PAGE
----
What’s that? You were born ready? Well, good because the university has just started The Berkeley Blog–subtitled “Provocative Thinking from UC Berkeley”–which we have to admit doesn’t look very blog-like just yet. It looks a little more like an “online forum.” But hey, we don’t want to get into semantics or the usefulness of starting a “blog” just to say you have one. (You know what we mean … )
That being said, read more »
Under the direction of Guerrilla Media, a new blog is expected to crash the Berkeley blogosphere soon. The blog will be a start-up with a handful of bloggers at it twice a day, covering campus life. Dude, we couldn’t cover that much campus–even with the tree-sitters.
The blog’s looking to hit that hot casual college style. From some e-mail communication, though, it sounded more like a slightly tamer CollegeHumor.com target. We guess we’ll see how their blog pans out … when it shows up. But in the meantime, we’ll just rest on our laurels.
Image Source: Felipe Micaroni Lalli under Creative Commons
Job: Guerrilla Media [Berkeley J-School]
OK, so technically we don’t cover San Francisco, but that doesn’t mean we can’t round up the top ten of great San Francisco blogs. Apparently, the people at About.com think we’re just that snazzy. Take that, OTR.
Also making the list (and topping it, no less) is our friend SFist, a blog spanning parking calamities all the way to MUNI’s homicidal tendencies.
The Clog recommends checking out No. 3 as well: Eater SF, which is pretty self explanatory. Who doesn’t want to hear about food?
All in all, the Clog throws out hearty congratulations to all, though technically we must be some degree better than these blogs for making a list for a city we don’t even live in. En garde, San Francisco!
Image Source: reverseZeR0 under Creative Commons
Best San Francisco Blogs [About]
On Monday, Ben Narodick officially announced that
“CalStuff isn’t dead” but that Monday’s post would be his last post.With no writers to keep CalStuff going, the great UC Berkeley blog is no more. But it’s not dead.
“CalStuff is alive – just alive in the Terri Schiavo sense of the word,” Narodick wrote.
So … it’s brain dead?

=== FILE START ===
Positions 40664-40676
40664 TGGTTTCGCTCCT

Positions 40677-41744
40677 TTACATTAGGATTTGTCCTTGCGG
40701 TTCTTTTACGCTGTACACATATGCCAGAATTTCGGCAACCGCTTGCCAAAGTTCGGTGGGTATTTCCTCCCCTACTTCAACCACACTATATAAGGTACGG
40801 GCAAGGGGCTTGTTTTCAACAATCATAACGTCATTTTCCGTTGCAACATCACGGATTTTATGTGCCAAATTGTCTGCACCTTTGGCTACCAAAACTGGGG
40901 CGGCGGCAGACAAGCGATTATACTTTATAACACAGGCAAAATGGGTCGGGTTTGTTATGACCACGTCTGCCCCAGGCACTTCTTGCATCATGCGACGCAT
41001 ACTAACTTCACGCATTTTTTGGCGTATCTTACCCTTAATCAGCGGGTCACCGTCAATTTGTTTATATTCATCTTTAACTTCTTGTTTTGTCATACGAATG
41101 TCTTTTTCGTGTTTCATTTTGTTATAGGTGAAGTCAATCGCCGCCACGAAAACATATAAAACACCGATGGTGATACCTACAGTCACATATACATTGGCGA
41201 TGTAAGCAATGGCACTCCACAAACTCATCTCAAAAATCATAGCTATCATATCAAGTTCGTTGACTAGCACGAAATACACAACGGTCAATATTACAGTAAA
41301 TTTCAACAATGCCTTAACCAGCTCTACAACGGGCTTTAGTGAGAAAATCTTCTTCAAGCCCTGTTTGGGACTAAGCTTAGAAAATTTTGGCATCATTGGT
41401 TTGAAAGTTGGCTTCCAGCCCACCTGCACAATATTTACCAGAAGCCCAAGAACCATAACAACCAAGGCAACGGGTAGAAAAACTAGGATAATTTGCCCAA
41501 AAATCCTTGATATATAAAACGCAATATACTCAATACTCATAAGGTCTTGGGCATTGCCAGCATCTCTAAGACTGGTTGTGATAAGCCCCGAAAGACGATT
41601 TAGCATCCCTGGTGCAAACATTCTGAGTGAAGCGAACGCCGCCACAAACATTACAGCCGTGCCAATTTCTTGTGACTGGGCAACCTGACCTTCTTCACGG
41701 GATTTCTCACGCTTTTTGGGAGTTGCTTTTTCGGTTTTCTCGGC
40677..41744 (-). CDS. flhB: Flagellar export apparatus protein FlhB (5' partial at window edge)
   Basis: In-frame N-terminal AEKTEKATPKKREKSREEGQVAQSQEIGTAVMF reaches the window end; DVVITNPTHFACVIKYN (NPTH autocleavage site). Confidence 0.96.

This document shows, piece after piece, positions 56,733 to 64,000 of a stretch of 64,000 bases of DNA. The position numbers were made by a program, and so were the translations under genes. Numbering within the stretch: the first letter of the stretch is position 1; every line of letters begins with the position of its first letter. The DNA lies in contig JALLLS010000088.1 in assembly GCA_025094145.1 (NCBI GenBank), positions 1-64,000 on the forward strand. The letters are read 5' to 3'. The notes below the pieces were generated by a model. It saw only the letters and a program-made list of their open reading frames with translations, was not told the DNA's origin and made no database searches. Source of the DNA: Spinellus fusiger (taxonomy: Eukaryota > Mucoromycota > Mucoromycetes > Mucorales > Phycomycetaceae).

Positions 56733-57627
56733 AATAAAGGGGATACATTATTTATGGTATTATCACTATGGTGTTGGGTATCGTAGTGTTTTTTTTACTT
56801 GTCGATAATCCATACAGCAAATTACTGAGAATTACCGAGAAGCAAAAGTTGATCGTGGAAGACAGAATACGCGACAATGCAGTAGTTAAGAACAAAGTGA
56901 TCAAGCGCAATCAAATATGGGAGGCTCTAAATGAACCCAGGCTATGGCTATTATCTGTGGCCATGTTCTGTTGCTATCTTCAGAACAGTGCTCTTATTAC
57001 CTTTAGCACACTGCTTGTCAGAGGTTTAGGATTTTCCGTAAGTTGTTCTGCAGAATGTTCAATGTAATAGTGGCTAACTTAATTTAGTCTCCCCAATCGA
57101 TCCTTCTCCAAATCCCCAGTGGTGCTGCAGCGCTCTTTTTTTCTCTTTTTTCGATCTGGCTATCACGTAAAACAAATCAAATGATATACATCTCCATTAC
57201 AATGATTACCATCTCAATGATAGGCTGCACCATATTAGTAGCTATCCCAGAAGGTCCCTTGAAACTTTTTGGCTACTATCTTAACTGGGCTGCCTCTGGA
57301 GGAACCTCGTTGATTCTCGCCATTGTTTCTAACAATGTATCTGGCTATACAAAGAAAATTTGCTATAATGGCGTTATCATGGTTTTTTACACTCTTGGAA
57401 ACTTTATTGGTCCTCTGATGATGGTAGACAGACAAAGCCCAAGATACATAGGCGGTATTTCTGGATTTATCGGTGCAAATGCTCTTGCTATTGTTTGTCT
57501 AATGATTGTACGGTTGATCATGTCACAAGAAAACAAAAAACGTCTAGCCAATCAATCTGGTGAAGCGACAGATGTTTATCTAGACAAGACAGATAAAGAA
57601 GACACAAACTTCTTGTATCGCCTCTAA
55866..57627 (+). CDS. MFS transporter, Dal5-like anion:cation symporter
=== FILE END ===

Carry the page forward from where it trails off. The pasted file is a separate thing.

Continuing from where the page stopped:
OK, all joking aside, it really is quite unfortunate what’s happened to CalStuff. It paved the way for the rest of us and made Berkeley blogging a more serious endeavor for all us: the Daily Cal, the Clog, bloggers and students alike.
We’re pouring this one out for our homie over at CalStuff.
So far, it’s hard to say what’s going to happen to the Berkeley blogosphere. The Cal Patriot Blog noted Narodick’s goodbye, but will it have any great effect?
CalStuff, besides its characteristic commenters, was inactive for a while—more than four months to be precise.
But in its heyday, CalStuff was a recognized news source, respected citizen/student journalism and the foundation for the Berkeley blogosphere today. It was both a rival and complement to the Daily Cal. Even UC Berkeley’s NewsCenter featured the team of bloggers in a “best of” story:
bq. The four students who run the blog “CalStuff,” for example, see themselves as a filter for Berkeley-related news and happenings — and view their blog as a supplement to the Daily Cal, not a replacement for it. “We all recognize that the Daily Cal is the No. 1 source for students and we’ll never have the manpower to come close,” says Andy Ratto, a third-year political science major and one of four regular bloggers for CalStuff (profiled below). “That’s not what we’re trying to do. There are certain things that a blog can do differently and better than a print newspaper …”
Where would we be without CalStuff?
We think CalStuff has reached its end, but blogging in general is thriving in our society. More and more people create their own blogs and more and more newspapers add blogs to their websites.
Still, finding bloggers to take on the enterprise is a difficult situation. And, like CalStuff, we’re still looking for writers too.
Image Source: CalStuff.com
Take It Out Back, Tie It To A Tree [CalStuff]
We need blogs [Cal Patriot Blog]
First you have one blogger thrown out from a baseball game. Now another blogger has to pay, literally.
Yaman Salahi, an upcoming Berkeley junior, must pay $7,500 and $75 in legal fees to journalist Lee Kaplan for “interfering with business opportunities through defamation,” as the Daily Cal puts it.
Ouch. And we thought housing was rough.
Salahi started a blog called Lee Kaplan Watch to monitor Kaplan, who writes for FrontPageMag.com. There was an altercation, Kaplan found out about the blog, there was some hating, Kaplan sued for defamation and business interference, Salahi appealed the initial ruling and now we’re up to speed. It’s a long story.
Salahi best explains it on his own site:
bq. Lee Kaplan presented one allegation against me during the trial regarding defamation. In this regard he claimed that my website had the phrase “Lee Kaplan is a douchebag” and linked to another site with his face photoshopped on to gay porn.